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February 18, 2013

Chromebooks and Battery Life

There's something wrong about the latest Chromebooks: battery life. Cr-48, Google's prototype hardware, had a 63Wh battery that provided more than 8 hours per charge. Samsung's first Chromebook had a similar battery that provided "up to 8.5 hours of continuous use".


For some reason, a few months after introducing the Series 5 Chromebook, Samsung switched to a different battery: 41Wh and only 6.5 hours of use. The updated Series 5 Chromebook, which uses a Celeron processor, has a battery with a larger capacity: 51Wh, but the same battery life. Samsung's latest Chromebook, which uses a Cortex A15 chip, has a 30Wh battery and the same battery life because the ARM chip is more efficient.

What about the latest offerings from Acer, Lenovo and HP?

- Acer C7: 37Wh, 2.5Ah, 3.5 hours battery life
- HP Pavilion: 35Wh, 2.55Ah, 4.25 hours battery life
- Lenovo X131e: 6.5 hours battery life.

It's not clear why the latest Chromebooks no longer have a great battery life, but the new batteries are obviously cheaper and lighter. Google's Chromebook features page no longer mentions the word "battery", even if this was one of the main selling points for the first Chromebooks.

12 comments:

  1. This has been something that bothers me a lot too. Chromebooks have a very major flaw as per the general audience. No ability to run even simple apps. SO, it needs to have one solid differentiating factor (along with malware free zero maintenance product) and that has to be battery life.

    It’s a shame that Tablet PCs can give battery life of up to 10 hours, Chromebooks are still struggling to cross 6 hours. HP of course has the worst product out. They did not even bother to create a customized product. Just installed Chrome OS on an existing model and launched it.

    Chromebooks does not need 320GB hard disk drives. They need to be treated as Android Tablets by these companies. Create products with good processing power and excellent battery life. And you would gain customers.

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    1. I think “malware free zero maintenance product” is in fact the one solid differentiating factor you are looking for …

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    2. At least for now. If it ever enter the mainstream then security flaws will be found and use to infect us with Malware, viruses, trojans and spyware.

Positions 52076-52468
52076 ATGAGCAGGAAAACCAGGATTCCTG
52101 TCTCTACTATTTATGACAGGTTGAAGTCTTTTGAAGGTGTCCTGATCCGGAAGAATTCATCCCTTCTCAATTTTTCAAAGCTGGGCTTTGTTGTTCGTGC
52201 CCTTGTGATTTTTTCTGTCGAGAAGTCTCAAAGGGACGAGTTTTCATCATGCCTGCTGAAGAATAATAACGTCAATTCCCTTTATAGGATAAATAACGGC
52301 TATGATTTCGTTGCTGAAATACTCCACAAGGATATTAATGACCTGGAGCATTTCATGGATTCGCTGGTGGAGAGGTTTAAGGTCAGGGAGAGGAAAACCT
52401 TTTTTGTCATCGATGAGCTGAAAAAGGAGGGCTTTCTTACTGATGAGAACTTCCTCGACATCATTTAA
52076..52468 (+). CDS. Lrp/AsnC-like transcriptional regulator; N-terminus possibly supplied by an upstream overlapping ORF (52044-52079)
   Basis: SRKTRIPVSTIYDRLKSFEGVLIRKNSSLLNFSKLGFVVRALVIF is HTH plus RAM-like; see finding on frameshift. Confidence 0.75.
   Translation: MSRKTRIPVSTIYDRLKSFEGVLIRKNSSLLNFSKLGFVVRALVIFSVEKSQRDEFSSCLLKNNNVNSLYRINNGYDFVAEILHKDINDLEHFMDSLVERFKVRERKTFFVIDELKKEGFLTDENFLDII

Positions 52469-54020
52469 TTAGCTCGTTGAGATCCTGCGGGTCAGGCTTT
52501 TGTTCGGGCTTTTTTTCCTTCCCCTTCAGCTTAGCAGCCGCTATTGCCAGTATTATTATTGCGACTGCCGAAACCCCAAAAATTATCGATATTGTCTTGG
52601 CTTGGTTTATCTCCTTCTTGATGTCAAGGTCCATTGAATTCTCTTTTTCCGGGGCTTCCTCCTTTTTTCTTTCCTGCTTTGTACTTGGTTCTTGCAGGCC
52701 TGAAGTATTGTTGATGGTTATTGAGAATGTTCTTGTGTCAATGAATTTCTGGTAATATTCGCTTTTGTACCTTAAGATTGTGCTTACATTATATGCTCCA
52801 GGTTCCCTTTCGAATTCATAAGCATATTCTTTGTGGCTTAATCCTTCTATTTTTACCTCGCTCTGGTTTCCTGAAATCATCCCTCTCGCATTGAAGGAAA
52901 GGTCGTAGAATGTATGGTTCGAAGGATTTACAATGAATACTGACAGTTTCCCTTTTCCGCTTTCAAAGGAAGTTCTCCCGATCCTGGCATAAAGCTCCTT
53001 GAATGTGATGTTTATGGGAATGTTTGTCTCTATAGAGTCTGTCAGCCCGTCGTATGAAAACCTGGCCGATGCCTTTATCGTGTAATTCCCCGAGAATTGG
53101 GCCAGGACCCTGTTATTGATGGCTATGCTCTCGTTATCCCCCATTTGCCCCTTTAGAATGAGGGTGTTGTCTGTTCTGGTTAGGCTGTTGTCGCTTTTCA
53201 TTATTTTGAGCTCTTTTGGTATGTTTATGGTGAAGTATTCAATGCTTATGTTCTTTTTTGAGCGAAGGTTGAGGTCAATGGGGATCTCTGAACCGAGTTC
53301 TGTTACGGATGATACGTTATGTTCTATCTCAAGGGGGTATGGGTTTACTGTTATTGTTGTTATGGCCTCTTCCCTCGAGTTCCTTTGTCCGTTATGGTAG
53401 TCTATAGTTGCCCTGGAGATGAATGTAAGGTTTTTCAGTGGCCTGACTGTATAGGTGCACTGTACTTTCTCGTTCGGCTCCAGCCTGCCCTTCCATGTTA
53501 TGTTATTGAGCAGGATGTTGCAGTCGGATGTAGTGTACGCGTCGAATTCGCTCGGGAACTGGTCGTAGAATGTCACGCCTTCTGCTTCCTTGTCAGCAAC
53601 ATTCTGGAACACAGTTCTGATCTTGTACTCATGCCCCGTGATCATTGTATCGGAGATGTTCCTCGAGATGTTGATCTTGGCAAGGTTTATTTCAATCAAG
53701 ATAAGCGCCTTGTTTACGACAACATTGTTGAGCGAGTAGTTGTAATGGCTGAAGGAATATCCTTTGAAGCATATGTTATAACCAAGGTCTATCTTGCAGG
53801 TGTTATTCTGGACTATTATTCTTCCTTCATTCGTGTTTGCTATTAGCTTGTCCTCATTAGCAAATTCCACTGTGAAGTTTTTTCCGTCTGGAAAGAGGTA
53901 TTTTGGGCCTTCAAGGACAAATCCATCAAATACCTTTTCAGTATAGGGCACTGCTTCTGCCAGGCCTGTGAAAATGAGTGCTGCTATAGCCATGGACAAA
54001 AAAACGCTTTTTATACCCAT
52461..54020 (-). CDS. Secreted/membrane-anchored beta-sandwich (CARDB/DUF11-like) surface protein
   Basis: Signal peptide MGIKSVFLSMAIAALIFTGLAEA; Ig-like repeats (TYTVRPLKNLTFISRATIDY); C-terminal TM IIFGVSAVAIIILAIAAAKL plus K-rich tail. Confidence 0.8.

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    3. However, the HP Chromebook you mention keeps costs down by using the same design as before, as it doesn't mean they need to design a new Laptop or change the amount of production they were making. Ergo, cheaper product.

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  2. I received one of the Beta laptops and my battery doesnt work at all. I have to keep it plugged in to continue to use the Chromebook. No clue on why.

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    Replies
    1. Hey, I know this sounds weird, but I had the same problem with my CR-48. I was told to remove the battery and stick it in the freezer overnight and it would work again. Much to my surprise, it worked and has worked flawlessly since then. If that does not work, you can try the little reset button on the bottom, hold it for 1-30 seconds with battery in, then remove battery and reinstall battery. Good luck!

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  3. This is too bad, the battery in the CR-48 allowed me to work up to 10 hours some days, not even taking a charger with me for a full day around the city.

    @don I had a project with 70+ of the original Chromebooks. Many of them had battery failures. Changing the battery seemed to allow that laptop to work again, though we never found a fix and I doubt it's possible to purchase additional batteries at this point.

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    Replies
    1. curious - what project called for 70 and more chromebooks? And why where they chromebooks and no substitutes?

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  4. Technology really changes wildly and fastly due to the competition in electronics giants.

    http://www.dealaboo.com

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    Replies
    1. True. Its a fast moving and changing world so better walk with it or you will be left behind.

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  5. I think the battery life was aimed at all day use in schools, but Google found that 6 hrs continuous use was fine for this because of the fact that Chromebooks sleep and resume instantly thereby prolonging battery life compared with Windows/Macbook laptops, and because real life use in schools isn't continuous. 6 hrs therefore became standard.

    The Acer C7 is a repurposed Windows laptop hence the hard drive. The battery is replaceable, so presumably schools would be supplied with a 6 hr battery.

    It would be nice to have a 10 hr battery option with the ARM based Samsung series 3 Chromebook though.

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  6. Why dont we can have BOTH ARM cpu AND big battery? Just hate it when deive shut downs in matter of several hours...

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